Modeling the Effects of Verbal and Nonverbal Pair Strength on Associative Recognition

Article excerpt

Operations that improve the accuracy of associative recognition can do so in qualitatively different ways. Increasing repetitions and study time increases hit rates but has small effects on false alarm rates, and the specific patterns of false alarms are dependent on the stimuli (e.g., pairs of words, pseudowords, faces, or Chinese characters). In contrast, manipulating the type of stimuli that make up pairs produces a robust mirror effect: The hit rate is greater, and the false alarm rate is lower, for better recognized stimuli. To explain these findings, a model of single-item recognition is extended to associative recognition. Within this dual-process framework, the present results suggest that words are encoded more extensively than nonverbal stimuli and that recognition of frequently encountered stimuli (words and faces) is more likely to be based on recollection than is recognition of uncommon stimuli (pseudowords and Chinese characters).

In an associative recognition (AR) task, subjects study pairs of items. Items that are studied together are intact pairs, items that are not studied together are rearranged pairs, and subjects discriminate between them at test. Positive endorsements of intact and rearranged pairs are respectively referred to as hits andfalse alarms. Generally speaking, accuracy improves as the difference between hit rates (HRs) and false alarm rates (FARs) increases, and thus, factors can improve AR via qualitatively different patterns of HRs and FARs: HRs can increase and FARs can decrease, HRs can increase and FARs can remain steady, or HRs can remain steady and FARs can decrease.

Different operations affect AR in different ways. For instance, varying the type of stimuli that make up to-beremembered pairs (referred to here as pair type) produces a mirror effect (Glanzer & Adams, 1985): HRs are greater for words than for nonverbal stimuli, but FARs are less for words than for nonverbal stimuli (Criss & Shiffrin, 2004; Greene, 1996,2004; Hockley, 1994). In contrast, a mirror effect is not always observed with increases in repetitions or study time: When strength is varied within a list, the probability of endorsing intact pairs increases with target repetitions, but the probability of endorsing rearranged pairs remains fairly steady (e.g., Kelley & Wixted, 2001); but when strength is varied between lists, a mirror effect is observed (Clark & Shiffrin, 1992). Thus, some operations have robust effects on both HRs and FARs, whereas other operations primarily affect HRs. (To the best of our knowledge, no factors have been identified that produce steady HRs and decreasing FARs.)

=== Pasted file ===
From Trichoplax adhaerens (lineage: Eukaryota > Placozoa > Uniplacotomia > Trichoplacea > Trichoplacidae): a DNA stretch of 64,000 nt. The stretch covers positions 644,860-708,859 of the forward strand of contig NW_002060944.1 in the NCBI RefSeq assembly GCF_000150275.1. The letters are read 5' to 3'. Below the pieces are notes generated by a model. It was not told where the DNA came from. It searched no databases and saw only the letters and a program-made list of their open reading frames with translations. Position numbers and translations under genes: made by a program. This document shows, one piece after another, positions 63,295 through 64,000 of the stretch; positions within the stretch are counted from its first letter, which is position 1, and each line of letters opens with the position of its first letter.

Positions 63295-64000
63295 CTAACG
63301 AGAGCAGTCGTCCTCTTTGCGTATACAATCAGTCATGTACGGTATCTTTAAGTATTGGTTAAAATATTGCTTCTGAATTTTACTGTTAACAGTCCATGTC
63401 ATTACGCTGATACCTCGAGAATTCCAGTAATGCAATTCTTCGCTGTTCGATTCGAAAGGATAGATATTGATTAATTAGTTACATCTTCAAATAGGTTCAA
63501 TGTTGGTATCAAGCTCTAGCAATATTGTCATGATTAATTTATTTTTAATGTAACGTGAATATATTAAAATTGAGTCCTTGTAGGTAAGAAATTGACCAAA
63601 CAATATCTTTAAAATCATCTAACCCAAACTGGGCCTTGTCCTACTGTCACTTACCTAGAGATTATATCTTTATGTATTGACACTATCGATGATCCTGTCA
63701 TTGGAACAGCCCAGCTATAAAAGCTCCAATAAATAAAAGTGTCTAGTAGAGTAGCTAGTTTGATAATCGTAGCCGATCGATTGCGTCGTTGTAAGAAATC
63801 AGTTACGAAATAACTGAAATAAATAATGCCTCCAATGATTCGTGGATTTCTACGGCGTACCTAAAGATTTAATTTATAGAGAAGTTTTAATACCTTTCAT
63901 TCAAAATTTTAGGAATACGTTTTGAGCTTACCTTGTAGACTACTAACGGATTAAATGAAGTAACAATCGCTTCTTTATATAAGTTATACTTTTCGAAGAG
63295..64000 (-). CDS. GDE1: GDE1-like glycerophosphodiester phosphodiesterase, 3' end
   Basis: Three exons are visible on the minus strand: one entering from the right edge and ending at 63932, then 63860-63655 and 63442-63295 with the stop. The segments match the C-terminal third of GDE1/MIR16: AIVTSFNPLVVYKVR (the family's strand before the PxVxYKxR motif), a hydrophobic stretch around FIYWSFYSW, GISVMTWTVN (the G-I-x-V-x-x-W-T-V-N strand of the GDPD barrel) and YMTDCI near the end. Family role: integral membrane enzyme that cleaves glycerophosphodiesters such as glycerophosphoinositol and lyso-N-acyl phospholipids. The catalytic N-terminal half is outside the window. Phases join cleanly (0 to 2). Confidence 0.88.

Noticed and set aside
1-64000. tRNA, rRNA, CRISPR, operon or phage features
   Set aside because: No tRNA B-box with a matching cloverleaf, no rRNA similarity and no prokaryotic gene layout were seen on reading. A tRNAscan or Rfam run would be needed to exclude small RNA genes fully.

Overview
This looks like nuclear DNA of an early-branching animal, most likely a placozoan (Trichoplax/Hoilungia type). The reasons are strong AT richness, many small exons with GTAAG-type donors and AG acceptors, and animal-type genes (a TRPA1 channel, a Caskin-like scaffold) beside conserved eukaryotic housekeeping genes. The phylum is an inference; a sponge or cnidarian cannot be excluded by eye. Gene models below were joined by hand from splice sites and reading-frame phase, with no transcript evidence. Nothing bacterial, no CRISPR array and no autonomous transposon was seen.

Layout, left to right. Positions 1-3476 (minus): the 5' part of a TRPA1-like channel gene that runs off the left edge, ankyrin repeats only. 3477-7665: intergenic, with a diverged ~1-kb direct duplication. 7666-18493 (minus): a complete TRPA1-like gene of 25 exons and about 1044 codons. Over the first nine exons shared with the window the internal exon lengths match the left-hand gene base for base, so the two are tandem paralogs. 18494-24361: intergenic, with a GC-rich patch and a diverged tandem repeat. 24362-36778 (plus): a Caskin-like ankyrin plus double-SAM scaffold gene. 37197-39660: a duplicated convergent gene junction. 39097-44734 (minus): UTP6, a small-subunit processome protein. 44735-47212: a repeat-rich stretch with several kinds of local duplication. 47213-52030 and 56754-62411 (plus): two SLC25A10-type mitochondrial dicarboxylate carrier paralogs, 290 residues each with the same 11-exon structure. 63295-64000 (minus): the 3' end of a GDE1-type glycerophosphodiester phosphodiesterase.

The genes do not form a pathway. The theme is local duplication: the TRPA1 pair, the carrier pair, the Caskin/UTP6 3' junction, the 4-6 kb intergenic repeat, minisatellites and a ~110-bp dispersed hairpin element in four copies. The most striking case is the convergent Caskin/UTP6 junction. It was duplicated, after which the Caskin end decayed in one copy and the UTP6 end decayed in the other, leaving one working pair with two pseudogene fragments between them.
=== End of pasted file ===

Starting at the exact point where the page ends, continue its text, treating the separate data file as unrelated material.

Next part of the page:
It is unknown why these variables affect AR in different ways or how pair type and standard strengthening operations interact. In addition, it is unknown how generalizable the pair type effect is, because words have traditionally been used in recognition memory experiments. To address the empirical questions, we present an AR experiment in which repetitions, study time, and pair type (words, pseudowords, Chinese characters, or faces) were varied. Using an extension of a dual-process memory model (Malmberg, Holden, & Shiffrin, 2004), we hypothesized that strengthening different types of stimuli might affect the encoding of pairs, the contribution of recollection to AR, or both.

We will begin with a discussion of when mirror effects occur and do not occur and the constraints these findings place on models of recognition memory. In the next section, we will generate predictions of an extension of Malmberg, Holden, and Shiffrin's (2004) recognition model in order to understand how the pair type mirror effect and the effect of repetitions can be explained by the same model. Finally, we will report the results of an experiment in which standard strengthening operations and pair type were varied. Given these results, we then will fit the three competing models to the data in order to quantitatively choose among them. …


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